• The Company has for many years sold or assigned or approved the sale of interests in Anheuser-Busch wholesalerships to officers or employees of the Company or to immediate family members of directors, officers or employees of the Company. During 2003, as part of an arrangement to enhance retailer satisfaction and whole- saler efficiency and profitability by consolidating several small wholesaler operations, Anheuser-Busch, Incor- porated (“ABI”) sold distribution rights and related assets for beer wholesalerships in Bremerton and Tumwater, WA to its Kent, Washington wholesaler, City Beverages, L.L.C. (“City Beverages”), for approximately $15.7 million. Additionally, ABI had acquired the right to purchase the beer wholesaler operations in Tacoma and Aberdeen, WA and transferred those rights to City Beverages. Steven Knight, the son of Charles F. Knight, a director of the Company, is the majority owner of City Beverages. ABI has agreements with Southern Eagle Distributing, Inc. (“Southern Eagle”), Tri-Eagle Sales, City Bever- ages and Classic Eagle Distributing, L.L.C. (“Classic Eagle”) for the distribution of malt beverage products in Fort Pierce, Florida, Tallahassee, Florida, Kent, Washington and Lawrence, Kansas, respectively. Peter William Busch, a half brother of Mr. Busch III, is the President and majority owner of Southern Eagle. Southern Eagle purchased $34,972,322 of products from ABI during 2003. Tri-Eagle Sales is owned by Tripp and Susan Busch Transou, the son-in-law and daughter of Mr. Busch III. Tri-Eagle Sales purchased $26,365,930 of products from ABI during 2003. City Beverages purchased $23,395,354 of products from ABI during 2003. As noted above, City Beverages is majority owned by Steven Knight, a son of a director of the Company. Classic Eagle is owned by Stephen K. Lambright, Jr., the son of Stephen K. Lambright, an executive officer of the Company, and another individual. Classic Eagle purchased $10,409,193 of products from ABI during 2003. The distribution agreements with these wholesalerships are ABI’s standard distribution agreements. PricewaterhouseCoopers performs procedures every year designed to determine if these wholesalerships obtain treatment or special terms from ABI different from that available to all other independent wholesalers. PricewaterhouseCoopers’ findings are reported each year to the Board’s Conflict of Interest Committee. James R. Jones, a director of the Company, had an agreement in his individual capacity with the Company relating to his service on the Board of Directors of Grupo Modelo. During 2003, Mr. Jones was paid $40,116 pursuant to this agreement, which was terminated in September 2003. In September 2003, Mr. Jones was appointed the representative of the Company’s Board of Directors on the Board of Directors of Grupo Modelo. Mr. Jones received director fees of $11,813 from the Company in 2003 for this service from October through December. The fee for this board service is described on page 11 of this proxy statement. Ginnaire Rental, Inc. (“Ginnaire”), a corporation wholly owned by Mr. Busch III, leases aircraft to the Company for business use. For 2003, the Company paid $688,414 to Ginnaire pursuant to the lease agreements. The leasing fees are an hourly rate intended to reimburse Ginnaire for the pro rata share of maintenance costs, engine reserves and aircraft insurance, plus excise and use taxes attributed to the Company’s actual use of the aircraft, without mark-up. The Company has only engaged in the transactions of the nature described above if the Company’s Business Practices Committee and the Board’s Conflict of Interest Committee have determined that they are at least as favorable to the Company and its subsidiaries as transactions with unrelated parties and has always fully disclosed these transactions in the Company’s proxy statement. The Company believes that transactions of this nature, coupled with complete disclosure, are appropriate, consistent with good governance and provide benefits to the Company. SECTION 16(a) BENEFICIAL OWNERSHIP REPORTING COMPLIANCE The Company’s executive officers and directors are required under the Securities Exchange Act of 1934 to file reports of ownership and changes in ownership of common stock of the Company with the Securities and Exchange Commission and the New York Stock Exchange. Copies of those reports must also be furnished to the Company. Based solely on a review of the copies of reports furnished to the Company and written representations that no other reports were required, the Company believes that during the preceding year all filing requirements applicable to executive officers and directors have been complied with. 22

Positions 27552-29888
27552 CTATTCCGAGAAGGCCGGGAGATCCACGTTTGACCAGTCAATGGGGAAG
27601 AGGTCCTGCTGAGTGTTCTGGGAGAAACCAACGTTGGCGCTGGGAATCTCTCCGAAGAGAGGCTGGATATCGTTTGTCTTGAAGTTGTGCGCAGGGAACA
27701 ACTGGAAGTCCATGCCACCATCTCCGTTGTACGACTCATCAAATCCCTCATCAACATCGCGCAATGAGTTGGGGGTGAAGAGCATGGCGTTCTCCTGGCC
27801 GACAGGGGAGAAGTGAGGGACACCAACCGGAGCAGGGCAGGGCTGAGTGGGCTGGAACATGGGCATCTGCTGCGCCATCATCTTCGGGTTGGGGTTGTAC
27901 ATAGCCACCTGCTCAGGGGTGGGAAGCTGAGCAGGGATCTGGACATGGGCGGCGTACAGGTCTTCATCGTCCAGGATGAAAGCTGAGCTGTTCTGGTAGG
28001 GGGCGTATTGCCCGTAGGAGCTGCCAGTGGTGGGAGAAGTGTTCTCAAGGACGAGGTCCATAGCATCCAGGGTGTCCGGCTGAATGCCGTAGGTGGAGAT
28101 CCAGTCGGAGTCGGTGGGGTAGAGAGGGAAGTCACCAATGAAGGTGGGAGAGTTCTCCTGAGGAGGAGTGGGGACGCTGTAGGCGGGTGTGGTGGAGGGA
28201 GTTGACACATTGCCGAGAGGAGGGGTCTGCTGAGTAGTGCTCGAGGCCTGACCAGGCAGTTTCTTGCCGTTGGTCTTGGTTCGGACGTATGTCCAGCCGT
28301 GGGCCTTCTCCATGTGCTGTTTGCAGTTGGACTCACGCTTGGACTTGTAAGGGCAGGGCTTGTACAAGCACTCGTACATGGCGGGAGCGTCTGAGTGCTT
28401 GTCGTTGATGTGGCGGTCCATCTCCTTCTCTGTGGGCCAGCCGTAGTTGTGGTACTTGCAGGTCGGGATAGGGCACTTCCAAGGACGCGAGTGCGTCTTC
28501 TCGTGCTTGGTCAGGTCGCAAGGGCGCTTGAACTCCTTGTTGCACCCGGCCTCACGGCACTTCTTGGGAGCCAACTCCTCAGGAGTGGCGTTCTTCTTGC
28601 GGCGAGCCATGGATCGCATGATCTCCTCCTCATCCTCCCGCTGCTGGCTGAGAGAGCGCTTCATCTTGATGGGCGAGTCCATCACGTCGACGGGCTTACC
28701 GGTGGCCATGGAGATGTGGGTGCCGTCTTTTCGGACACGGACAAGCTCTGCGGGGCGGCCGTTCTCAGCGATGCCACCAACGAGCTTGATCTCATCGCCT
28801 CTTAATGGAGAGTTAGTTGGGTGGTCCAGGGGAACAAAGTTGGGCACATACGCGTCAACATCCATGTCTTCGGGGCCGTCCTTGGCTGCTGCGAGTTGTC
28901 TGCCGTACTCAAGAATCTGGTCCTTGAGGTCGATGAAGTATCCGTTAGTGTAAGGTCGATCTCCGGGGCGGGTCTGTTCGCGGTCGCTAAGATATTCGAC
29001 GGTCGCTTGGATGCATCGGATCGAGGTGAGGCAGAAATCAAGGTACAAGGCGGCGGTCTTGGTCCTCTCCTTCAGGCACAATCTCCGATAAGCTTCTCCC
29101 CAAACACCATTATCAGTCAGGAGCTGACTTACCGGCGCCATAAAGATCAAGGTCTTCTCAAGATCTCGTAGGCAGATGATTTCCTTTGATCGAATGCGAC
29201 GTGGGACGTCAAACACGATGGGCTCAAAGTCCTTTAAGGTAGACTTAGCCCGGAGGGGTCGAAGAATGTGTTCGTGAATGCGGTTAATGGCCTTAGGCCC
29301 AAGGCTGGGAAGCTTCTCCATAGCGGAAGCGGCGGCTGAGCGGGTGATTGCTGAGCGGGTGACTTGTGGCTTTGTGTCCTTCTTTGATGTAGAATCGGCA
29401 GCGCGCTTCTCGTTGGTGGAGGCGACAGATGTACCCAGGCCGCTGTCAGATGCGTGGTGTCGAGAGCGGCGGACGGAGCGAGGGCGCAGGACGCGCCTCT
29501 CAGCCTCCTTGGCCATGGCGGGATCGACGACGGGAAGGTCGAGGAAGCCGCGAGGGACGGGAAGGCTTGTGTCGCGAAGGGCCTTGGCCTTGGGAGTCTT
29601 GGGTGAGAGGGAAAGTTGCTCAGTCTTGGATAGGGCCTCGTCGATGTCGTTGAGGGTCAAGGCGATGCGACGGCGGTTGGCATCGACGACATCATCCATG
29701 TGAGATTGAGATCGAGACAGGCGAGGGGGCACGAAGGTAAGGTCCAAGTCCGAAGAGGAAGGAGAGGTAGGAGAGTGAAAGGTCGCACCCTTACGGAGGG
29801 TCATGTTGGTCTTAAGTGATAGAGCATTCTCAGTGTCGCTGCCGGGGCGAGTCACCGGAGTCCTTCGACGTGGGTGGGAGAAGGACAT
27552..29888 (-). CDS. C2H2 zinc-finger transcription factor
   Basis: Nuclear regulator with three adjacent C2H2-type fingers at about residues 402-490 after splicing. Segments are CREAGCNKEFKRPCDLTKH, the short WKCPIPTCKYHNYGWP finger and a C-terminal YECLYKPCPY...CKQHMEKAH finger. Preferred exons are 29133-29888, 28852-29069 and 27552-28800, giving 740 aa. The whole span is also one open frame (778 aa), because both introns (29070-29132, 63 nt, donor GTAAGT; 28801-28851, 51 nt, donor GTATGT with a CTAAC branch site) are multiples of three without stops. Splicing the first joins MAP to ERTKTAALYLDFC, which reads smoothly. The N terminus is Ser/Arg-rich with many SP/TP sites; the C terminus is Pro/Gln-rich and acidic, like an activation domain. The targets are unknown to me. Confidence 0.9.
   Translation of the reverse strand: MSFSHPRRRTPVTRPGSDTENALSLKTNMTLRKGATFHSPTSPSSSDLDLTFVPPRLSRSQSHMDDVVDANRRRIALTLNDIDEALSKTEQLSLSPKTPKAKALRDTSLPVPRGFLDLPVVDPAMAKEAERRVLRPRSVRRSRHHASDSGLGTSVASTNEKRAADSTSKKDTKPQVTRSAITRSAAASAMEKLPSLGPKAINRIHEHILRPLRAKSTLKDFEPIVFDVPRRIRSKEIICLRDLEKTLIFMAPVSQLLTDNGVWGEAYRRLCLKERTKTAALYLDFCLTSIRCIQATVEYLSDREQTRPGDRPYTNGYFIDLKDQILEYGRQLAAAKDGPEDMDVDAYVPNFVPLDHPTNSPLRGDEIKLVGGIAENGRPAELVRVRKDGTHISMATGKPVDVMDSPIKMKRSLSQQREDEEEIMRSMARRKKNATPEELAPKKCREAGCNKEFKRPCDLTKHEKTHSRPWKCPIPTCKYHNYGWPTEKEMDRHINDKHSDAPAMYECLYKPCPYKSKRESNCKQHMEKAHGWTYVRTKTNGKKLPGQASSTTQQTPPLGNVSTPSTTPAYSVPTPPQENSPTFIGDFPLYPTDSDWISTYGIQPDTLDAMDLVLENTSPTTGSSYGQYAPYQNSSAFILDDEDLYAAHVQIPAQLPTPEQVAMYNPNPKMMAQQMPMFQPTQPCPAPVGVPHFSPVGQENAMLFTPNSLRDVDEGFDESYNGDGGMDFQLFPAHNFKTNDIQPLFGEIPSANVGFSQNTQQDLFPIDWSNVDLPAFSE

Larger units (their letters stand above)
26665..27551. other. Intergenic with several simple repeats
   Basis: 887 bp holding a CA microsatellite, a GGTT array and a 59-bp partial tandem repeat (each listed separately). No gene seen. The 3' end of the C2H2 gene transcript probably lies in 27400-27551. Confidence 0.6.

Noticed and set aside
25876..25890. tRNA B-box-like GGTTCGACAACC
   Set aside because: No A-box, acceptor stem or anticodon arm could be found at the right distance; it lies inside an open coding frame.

• OTHER MATTERS Solicitation of Proxies The cost of soliciting proxies will be borne by the Company and will consist primarily of printing, postage, and handling, including the expenses of brokerage houses, custodians, nominees, and fiduciaries in forwarding documents to beneficial owners. In addition, to assist in the solicitation of proxies from brokers, bank nominees, and other institutional holders and from other stockholders, the Company has engaged D. F. King & Co., Inc. for a fee not to exceed $11,000 plus out-of-pocket expenses. Solicitation also may be made by the Company’s officers, directors, or employees, personally or by telephone. Stockholder Proposals for 2005 For inclusion in the Company’s Proxy Statement and form of proxy, any stockholder proposals intended to be presented at the 2005 Annual Meeting must be received by the Company at its principal executive offices no later than November 11, 2004. Stockholders of record who do not submit proposals for inclusion in the Proxy Statement but who intend to submit a proposal at the 2005 Annual Meeting, and stockholders of record who intend to submit nominations for directors at the meeting, must provide written notice. Such notice should be addressed to the Vice President and Secretary and received at the Company’s principal executive offices not earlier than December 29, 2004 and not later than January 28, 2005. The written notice must satisfy certain requirements specified in the Compa- ny’s by-laws. A copy of the by-laws will be sent to any stockholder upon written request to the Vice President and Secretary. Stockholder Communications With Board Stockholders wishing to communicate with the Board of Directors, the non-management directors, or with an individual Board member concerning the Company may do so by writing to the Board, to the non-management directors, or to the particular Board member, and mailing the correspondence to: Attn: Vice President and Secretary, Anheuser-Busch Companies, Inc., Mail Code 202-6, One Busch Place, St. Louis, MO 63118. The envelope should indicate that it contains a stockholder communication. All such stockholder commu- nications will be forwarded to the director or directors to whom the communications are addressed. Code of Business Conduct and Ethics The Company has adopted a Code of Business Conduct and Ethics (the “Code”) for directors, officers, and employees, which is available on the Corporate Governance section of the Company’s website (under “Investor Info”) at www.anheuser-busch.com. If any substantive amendments are made to the Code, the nature of such amendment will be disclosed on our website. In addition, if a waiver from the Code is granted to an executive officer, director, or principal accounting officer, the nature of such waiver will be disclosed on our website. St. Louis, Missouri March 11, 2004 23